I was not like most little girls. If you were to ask 6-year-old me who the most spectacular woman in the world was, I would have told you Mary Tyler Moore.

Much of my childhood was spent in the care of my nanny, an older woman whose love for decades past I absorbed maybe through osmosis. But she rarely allowed television, so my parents knew that the easiest way to reward me for good behavior was to let me plop down in front of the TV before bed. But it was the ‘90s; there wasn’t a lot of suitable primetime content on cable for kids. But, there was Nick at Nite.

I was fascinated by Eva Gabor’s glamor in Green Acres and tried to wiggle my nose to cast spells like Elizabeth Montgomery in Bewitched. Not to mention that Dick Van Dyke was my first celebrity crush — I had a framed 8 by 10 photo of him in my room as a five year old. I was entertained, of course, but when Nick at Nite ran episodes of The Mary Tyler Moore Show, my life changed.

While a lot of the storylines and jokes went over my head as a child, I was able to grasp a few important things and I hung on tight. Mary Richards was everything I wanted to be. She was cute and stylish — God, how I wanted to be able to dress like that — but humble and relatable. She was a loyal friend. She was single and it wasn’t the end of the world. How refreshing it was to not be surrounded by Disney princesses searching for their prince. The theme song offered constant reassurance — you’re gonna make it after all.

Most importantly, she worked hard. It was never lost on me that she was the only woman in that newsroom, that the men around her were sometimes buffoons, that she wasn’t afraid of being smart and good at what she did. I write about lady heroes all the time, and Mary Tyler Moore was my very first one. Long before I learned more about her life, I knew the character she was responsible for and the image she was presenting to women everywhere. That is what I want when I grow up, I thought.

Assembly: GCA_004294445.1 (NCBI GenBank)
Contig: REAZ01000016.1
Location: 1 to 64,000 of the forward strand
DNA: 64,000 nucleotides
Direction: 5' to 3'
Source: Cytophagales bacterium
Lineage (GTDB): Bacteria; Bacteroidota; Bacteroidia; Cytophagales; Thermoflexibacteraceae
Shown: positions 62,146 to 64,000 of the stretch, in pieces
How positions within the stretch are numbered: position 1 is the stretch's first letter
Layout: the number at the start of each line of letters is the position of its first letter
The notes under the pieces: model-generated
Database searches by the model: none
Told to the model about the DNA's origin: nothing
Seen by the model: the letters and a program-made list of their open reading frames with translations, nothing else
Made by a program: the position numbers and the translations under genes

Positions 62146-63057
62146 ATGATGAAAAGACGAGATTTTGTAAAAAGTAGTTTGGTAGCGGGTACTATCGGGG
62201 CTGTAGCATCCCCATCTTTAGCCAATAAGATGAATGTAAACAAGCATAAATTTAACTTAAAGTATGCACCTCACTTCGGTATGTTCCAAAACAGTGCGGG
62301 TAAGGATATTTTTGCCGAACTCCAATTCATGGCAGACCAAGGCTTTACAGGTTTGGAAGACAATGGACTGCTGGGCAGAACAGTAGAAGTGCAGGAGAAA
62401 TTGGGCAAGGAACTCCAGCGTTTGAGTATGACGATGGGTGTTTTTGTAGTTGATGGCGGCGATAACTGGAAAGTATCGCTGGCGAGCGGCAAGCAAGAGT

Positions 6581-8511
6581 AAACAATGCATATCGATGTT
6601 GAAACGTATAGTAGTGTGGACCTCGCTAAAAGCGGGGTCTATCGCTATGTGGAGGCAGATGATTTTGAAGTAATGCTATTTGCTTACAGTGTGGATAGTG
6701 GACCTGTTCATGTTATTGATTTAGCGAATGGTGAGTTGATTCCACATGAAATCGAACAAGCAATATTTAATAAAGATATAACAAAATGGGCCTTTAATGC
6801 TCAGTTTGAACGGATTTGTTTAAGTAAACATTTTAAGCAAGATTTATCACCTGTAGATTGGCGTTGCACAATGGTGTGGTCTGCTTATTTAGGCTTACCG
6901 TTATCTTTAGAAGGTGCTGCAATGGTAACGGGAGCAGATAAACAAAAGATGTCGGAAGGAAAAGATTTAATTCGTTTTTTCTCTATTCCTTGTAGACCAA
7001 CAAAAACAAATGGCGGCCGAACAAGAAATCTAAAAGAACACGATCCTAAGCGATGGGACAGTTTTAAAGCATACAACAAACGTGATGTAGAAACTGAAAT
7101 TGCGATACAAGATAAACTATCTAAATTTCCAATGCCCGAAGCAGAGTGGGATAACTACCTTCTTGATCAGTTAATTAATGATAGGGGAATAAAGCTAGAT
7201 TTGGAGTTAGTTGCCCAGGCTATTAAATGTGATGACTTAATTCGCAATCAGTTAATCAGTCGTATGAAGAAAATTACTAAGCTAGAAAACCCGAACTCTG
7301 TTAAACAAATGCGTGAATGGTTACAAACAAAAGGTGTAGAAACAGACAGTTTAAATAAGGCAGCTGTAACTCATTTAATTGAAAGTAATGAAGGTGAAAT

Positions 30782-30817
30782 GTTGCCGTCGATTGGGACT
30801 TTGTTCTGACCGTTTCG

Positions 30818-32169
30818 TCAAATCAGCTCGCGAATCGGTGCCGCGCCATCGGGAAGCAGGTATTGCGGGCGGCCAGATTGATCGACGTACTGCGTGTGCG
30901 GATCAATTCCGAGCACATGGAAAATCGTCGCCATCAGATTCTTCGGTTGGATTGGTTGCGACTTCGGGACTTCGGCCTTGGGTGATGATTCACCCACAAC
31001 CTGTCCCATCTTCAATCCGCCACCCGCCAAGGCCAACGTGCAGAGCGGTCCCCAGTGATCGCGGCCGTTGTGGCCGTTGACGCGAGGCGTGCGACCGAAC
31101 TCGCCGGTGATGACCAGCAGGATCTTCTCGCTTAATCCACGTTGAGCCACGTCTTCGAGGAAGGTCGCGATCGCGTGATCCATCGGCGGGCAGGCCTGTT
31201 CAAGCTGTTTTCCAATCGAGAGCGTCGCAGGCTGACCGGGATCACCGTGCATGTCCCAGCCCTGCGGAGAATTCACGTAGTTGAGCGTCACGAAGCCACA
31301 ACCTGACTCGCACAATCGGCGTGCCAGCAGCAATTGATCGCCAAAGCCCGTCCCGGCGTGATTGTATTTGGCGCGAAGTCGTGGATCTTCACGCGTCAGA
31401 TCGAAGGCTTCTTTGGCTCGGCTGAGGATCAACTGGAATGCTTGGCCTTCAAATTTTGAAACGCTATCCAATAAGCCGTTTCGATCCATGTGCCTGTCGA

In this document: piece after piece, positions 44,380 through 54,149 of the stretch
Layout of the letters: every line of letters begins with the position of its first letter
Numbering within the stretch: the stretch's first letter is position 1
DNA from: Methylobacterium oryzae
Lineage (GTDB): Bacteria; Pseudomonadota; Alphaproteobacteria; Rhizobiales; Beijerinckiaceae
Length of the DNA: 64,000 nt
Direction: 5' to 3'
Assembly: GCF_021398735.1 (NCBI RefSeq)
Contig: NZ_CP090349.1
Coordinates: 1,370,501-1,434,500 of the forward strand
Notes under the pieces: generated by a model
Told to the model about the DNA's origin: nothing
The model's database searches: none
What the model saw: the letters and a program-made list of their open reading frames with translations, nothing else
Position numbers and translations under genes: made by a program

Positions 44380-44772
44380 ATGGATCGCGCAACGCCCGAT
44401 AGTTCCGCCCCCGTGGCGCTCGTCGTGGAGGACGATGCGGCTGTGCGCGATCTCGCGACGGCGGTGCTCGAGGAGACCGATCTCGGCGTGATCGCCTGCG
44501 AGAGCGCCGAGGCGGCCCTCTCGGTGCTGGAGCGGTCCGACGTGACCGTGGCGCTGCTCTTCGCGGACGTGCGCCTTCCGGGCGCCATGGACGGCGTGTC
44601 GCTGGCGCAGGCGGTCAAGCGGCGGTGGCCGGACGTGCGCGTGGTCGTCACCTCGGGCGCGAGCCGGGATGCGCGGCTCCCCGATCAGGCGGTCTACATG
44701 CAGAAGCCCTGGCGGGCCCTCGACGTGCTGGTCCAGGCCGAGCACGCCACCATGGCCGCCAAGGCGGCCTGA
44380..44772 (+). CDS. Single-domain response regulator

The Mary Tyler Moore Show went off the air in 1977, and in the decades since, we’ve had plenty of strong, complex female comedic leads. We’ve had plenty of workplace comedies with women in charge. We’ve had plenty of female-driven shows. 30 Rock, Parks and Recreation, Sex and the City, The Mindy Project, Veep, Ally McBeal… all wonderful and unique, but owing something to Mary Tyler Moore.

There would be no Liz Lemon without a Mary Richards. Mary was one of the first single, working women in television, and do you have any idea how much pushback from the network that received? The way she worked her way up the career ladder inspired countless women to pursue a life outside the home. The frank talks about sex on Sex and the City should tip their hat to Mary Tyler Moore. The show opened up countless feminist conversations with storylines surrounding issues like birth control, dating and premarital sex, and equal pay.

The Mary Tyler Moore Show was just as groundbreaking behind the scenes as it was on screen. The show employed a slew of women on its writing staff: in 1973, a third of the writing staff were women, including the first female executive on a network sitcom. We’re quick to call out today’s women showrunners like Tina Fey and Amy Schumer (whom also have Ms. Moore, co-founder of MTM Productions, to thank), but today, women make up barely 26% of employed network and cable TV writers. In the past 42 years, we’ve gone backwards.

There are plenty of new shows for women, but shouldn’t we acknowledge the past a little more? I mean beyond bland PBS specials that air once in a blue moon. Young women today can barely even watch the show. Forget Nick at Nite — they’ve ditched classics for reruns of Full House and How I Met Your Mother. The show isn’t on Netflix or available past the third season on Hulu.

Mary Tyler Moore taught an entire generation of women how to thrive; I can’t help but feel a little disappointed that their daughters may never understand.